LaSalle County


Archibald Means, deceased, a distinguished citizen of Peru, LaSalle county, for many years past, will long be remembered with gratitude and affection by the people of this community as a friend of the working man and the promoter of institutions which tended to elevate and upbuild the municipality. Shrewd and sagacious, he was at once an excellent financier and a kind employer, gaining the earnest support and co-operation of those in his employ to advance the interest of the institution for which he labored.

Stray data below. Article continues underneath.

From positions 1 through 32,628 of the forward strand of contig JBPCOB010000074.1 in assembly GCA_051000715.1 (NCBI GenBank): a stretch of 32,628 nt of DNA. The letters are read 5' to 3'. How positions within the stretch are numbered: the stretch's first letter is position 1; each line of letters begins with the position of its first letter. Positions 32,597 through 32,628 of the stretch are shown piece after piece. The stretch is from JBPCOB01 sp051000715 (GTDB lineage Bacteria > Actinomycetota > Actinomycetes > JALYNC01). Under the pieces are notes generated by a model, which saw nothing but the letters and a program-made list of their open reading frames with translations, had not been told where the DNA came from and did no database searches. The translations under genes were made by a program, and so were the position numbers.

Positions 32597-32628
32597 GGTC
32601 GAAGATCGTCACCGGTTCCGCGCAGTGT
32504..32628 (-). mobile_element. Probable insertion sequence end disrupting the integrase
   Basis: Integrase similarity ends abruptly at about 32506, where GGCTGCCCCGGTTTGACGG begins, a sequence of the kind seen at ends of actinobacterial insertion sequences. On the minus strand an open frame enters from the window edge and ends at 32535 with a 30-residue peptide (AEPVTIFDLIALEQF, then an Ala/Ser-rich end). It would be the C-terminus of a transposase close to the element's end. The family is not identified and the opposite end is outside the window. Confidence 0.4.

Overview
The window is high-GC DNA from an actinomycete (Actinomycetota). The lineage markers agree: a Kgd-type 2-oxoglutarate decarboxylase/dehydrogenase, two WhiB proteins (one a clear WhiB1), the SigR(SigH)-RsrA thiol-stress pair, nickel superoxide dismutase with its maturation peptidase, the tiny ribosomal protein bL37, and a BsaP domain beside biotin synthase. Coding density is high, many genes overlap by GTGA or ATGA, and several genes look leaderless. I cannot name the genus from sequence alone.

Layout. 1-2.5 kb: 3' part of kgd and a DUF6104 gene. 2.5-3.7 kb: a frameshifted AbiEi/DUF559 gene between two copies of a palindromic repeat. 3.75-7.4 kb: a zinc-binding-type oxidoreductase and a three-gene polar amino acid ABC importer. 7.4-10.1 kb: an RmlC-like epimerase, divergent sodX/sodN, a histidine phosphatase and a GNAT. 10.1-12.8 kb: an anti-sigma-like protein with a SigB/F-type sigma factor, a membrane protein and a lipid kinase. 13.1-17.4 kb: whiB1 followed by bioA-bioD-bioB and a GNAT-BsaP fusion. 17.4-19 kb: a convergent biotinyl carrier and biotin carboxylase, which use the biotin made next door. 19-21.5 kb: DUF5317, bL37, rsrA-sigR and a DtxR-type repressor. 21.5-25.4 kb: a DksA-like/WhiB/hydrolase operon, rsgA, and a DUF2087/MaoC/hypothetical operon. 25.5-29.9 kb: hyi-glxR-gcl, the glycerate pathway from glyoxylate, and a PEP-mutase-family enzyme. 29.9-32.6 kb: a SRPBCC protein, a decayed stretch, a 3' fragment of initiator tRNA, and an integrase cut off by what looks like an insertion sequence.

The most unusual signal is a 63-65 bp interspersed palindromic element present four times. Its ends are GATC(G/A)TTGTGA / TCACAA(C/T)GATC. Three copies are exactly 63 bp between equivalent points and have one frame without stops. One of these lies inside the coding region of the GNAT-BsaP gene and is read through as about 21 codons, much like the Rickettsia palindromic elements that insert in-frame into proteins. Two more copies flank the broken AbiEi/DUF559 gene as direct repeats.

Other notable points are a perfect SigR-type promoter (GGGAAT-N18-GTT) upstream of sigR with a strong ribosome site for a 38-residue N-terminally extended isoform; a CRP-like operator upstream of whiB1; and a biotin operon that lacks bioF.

He was born in Allegheny county, Pennsylvania, March 31, 1833, and traced his ancestry back to county Tyrone, Ireland, where his grandfather was born, in 1750. In 1787 the attractions of the New World enticed him to America, causing him to settle in the state of Pennsylvania, where the father, William Means, was born September 15, 1803. William Means removed to Steubenville, Ohio, in 1836, and was engaged in the foundry business at that place for fourteen years. Abandoning that employment he gave his attention to agriculture until his death, which occurred in his sixty-eighth year. He was married in Allegheny county to Miss Nancy Dawson, February 11, 1832, and through her Mr. Means traced his family tree as far back as 1656, when one Garret von Swearinger, a native of Holland, emigrated to America and located in New Castle, Delaware, and in 1664 moved to Maryland. Nancy Dawson was the immediate descendant of Nicholas and Verlinda (Blackmore) Dawson, her grandfather, Samuel Blackmore, Jr., having come from his native land, England, and settled on a tract of land in Maryland which had been granted to his father by Lord Baltimore. This tract included the grounds on which stands the national capitol at Washington. The lives of these early settlers were filled with toil and privation; and the suffering and hardships endured by them in the wild, unbroken country, as they labored perseveringly in the wilderness to build their rude log huts and rear their families to lives of independence and industry, made possible the grand heritage of a free and independent nation, — America.